In 2019, 10 Russian submarines plied the waters of the Arctic and the Barents Sea — egresses to the Atlantic Ocean where they “exercise their ability to hold Europe and the continental United States at risk with land-attack missiles,” said Adm. Robert Burke, commander of U.S. Naval Forces Europe-Africa and Allied Joint Command Naples.
And China, 900 nautical miles south of the Arctic Circle, has made it no secret that it wants to tap into what it calls “the Polar Silk Road’s” natural resources, along with investment opportunities and commercial traffic potential as the polar ice caps melt. It has even declared itself a “near-Arctic state.”
To deal with “increasingly aggressive intentions” by Russia and exploitation of the environmental resources by others in the fragile, remote Arctic, the U.S. is forging strong partnerships with regional and allied partners and matching adversaries’ presence in the region, Burke said Tuesday during a virtual presentation hosted by the Center for Strategic and International Studies and the U.S. Naval Institute.
This includes increased exercises with nations like Norway and Denmark and learning from the naval services of the nations that border the North Atlantic and Barents Sea, Burke said.
“My first big trip in command was to the ‘High North’ to meet with leadership of countries like Denmark, the Faroe Islands, which is (sic) part of Denmark, and then, Iceland,” Burke said.
According to Burke, the U.S. Navy had a continuous presence of surface ships in the Arctic from May through November, deploying ships from Rota, Spain, to above the Arctic Circle and participating in exercises including Dynamic Mongoose, an exercise in which surface vessels and submarines play cat and mouse war games.
The Navy has also been working on how to “better operate in the challenging region,” learning from the navies of the Danes and Norwegians who operate their ships in “marginal ice” and know how to read ice-choked waterways.
“Our [guided missile destroyer commanding officers] are going into the fjords and marginal ice, learning how to mitigate that risk intelligently,” Burke said.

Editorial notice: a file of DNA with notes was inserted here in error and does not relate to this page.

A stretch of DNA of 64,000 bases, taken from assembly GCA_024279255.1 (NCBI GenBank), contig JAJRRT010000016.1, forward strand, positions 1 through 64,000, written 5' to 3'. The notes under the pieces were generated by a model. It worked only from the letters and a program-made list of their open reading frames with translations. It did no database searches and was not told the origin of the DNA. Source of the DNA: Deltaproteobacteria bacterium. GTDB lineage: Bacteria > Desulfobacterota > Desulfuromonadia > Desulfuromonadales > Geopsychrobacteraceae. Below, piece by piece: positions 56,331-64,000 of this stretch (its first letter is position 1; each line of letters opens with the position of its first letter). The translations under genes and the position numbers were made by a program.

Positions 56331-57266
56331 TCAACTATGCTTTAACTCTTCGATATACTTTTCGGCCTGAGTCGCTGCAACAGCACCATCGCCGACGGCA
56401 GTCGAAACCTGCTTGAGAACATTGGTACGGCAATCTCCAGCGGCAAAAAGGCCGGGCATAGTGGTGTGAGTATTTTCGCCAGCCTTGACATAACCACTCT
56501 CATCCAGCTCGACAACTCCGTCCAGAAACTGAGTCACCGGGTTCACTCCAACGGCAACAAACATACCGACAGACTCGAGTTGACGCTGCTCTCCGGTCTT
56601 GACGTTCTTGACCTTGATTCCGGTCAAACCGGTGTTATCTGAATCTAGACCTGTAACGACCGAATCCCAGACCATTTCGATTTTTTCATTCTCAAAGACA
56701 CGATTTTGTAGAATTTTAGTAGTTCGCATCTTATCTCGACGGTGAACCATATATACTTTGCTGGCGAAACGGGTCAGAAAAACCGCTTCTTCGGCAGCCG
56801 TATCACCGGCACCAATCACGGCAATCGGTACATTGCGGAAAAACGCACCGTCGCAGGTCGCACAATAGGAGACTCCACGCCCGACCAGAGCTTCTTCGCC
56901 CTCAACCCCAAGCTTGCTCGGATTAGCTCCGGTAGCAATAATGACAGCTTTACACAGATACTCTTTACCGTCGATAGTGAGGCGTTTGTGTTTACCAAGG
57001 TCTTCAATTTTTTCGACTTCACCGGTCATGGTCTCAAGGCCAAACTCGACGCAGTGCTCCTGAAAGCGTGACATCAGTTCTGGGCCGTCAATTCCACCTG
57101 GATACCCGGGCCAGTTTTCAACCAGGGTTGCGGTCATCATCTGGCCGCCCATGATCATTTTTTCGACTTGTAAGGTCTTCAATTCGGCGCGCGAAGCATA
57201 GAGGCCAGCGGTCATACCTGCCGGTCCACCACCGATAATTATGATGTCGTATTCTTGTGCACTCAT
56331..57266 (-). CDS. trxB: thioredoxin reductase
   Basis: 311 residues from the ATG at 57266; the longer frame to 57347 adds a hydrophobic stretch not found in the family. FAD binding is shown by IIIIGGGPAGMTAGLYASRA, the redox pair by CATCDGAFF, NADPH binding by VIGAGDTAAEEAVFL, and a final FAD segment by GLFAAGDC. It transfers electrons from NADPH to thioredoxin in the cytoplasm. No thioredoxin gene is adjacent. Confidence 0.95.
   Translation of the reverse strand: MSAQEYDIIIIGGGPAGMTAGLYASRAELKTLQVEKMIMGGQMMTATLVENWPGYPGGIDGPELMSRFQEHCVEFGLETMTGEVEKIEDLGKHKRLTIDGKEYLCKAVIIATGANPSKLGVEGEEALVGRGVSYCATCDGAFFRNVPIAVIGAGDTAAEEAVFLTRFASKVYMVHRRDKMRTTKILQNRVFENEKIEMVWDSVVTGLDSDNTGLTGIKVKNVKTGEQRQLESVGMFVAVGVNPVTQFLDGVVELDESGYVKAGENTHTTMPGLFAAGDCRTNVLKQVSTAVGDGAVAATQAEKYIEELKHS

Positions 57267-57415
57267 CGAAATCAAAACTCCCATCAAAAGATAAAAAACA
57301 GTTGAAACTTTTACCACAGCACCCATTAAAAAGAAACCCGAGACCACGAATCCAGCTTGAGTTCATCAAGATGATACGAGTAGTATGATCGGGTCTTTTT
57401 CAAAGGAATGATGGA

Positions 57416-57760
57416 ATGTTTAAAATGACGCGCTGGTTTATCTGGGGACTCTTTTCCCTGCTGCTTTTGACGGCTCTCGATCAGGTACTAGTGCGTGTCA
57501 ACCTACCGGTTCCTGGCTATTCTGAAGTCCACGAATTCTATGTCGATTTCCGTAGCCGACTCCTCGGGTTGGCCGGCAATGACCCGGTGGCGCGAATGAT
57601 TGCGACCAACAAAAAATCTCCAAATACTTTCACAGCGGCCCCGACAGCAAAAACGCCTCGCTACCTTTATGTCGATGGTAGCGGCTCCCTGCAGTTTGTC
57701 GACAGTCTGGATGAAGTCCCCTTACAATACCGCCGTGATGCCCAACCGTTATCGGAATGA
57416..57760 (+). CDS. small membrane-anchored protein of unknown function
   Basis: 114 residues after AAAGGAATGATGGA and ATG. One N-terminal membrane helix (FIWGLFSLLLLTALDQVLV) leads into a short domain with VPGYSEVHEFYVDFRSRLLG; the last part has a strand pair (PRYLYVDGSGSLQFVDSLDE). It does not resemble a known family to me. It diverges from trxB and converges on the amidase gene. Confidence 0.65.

Burke said Russia’s “aggressive actions have led a lot of countries … especially the former Warsaw Pact allies, to be on edge.”
Examples include placing Kalibr-class cruise missiles on one of their icebreakers, installing coastal defense cruise missile sites at “choke points along their northern flank,” and claiming excessive “territorial waters and — at least at one point — exclusive economic-zones along the Northern Sea Route, which are not internal waters,” he said.
“I think [Russia’s] militarization of the Arctic on their northern coasts is the most concerning,” Burke said.
Burke added that Russian power projection isn’t limited to the Arctic. Russian forces continue to conduct “dangerous and unsafe intercepts” of U.S. and NATO aircraft, and they are “weaponizing the Mediterranean.” Russia also held a parade featuring Iskander missile systems in Kaliningrad that threaten Baltic nations.
But while Russia has stepped up its presence around the globe, the U.S. has not been slacking, he said.
During the presentation, Burke showed a slide of that first trip to Iceland showing a dozen U.S. P-8A Poseidon maritime patrol aircraft were being serviced on the tarmac at Keflavik.
“They were busy, very busy. And it wasn’t an exercise,” he said.
To handle the load, the U.S. maritime patrol aircraft and surface ships work alongside partners from the United Kingdom, France, Canada, Norway, Denmark and more, allowing “us to do quite well quite well against sixth-generation Russian submarines,” he said.
Responding to a question on whether the Navy needs to have icebreakers or hardened vessels as it increases its Arctic presence, Burke said he would leave the question “up to the force providers,” adding that ship drivers are getting good at maneuvering in the challenging Arctic environment.
He said also that icebreaking is the U.S. Coast Guard‘s “core business … today, anway,” and the Navy and Coast Guard work together in many areas worldwide.
“We’ve got great partners in the U.S. Coast Guard. … You know, if it stays in their core mission or we do some sort of shared thing, it’s going to work great,” Burke said.
Currently, the Coast Guard heavy icebreaker Polar Star is on deployment to the Arctic, breaking ice in the Chukchi Sea.
On Christmas Day 2020, the ship became the first U.S. surface vessel to sail north beyond 72 degrees latitude in winter, according to the Coast Guard.
“Our ice pilots expertly navigated the Polar Star through sea ice up to four-feet thick and, in doing so, serve as pioneers to the country’s future of Arctic explorations,” Polar Star commanding officer Capt. Bill Woitrya said in a release.
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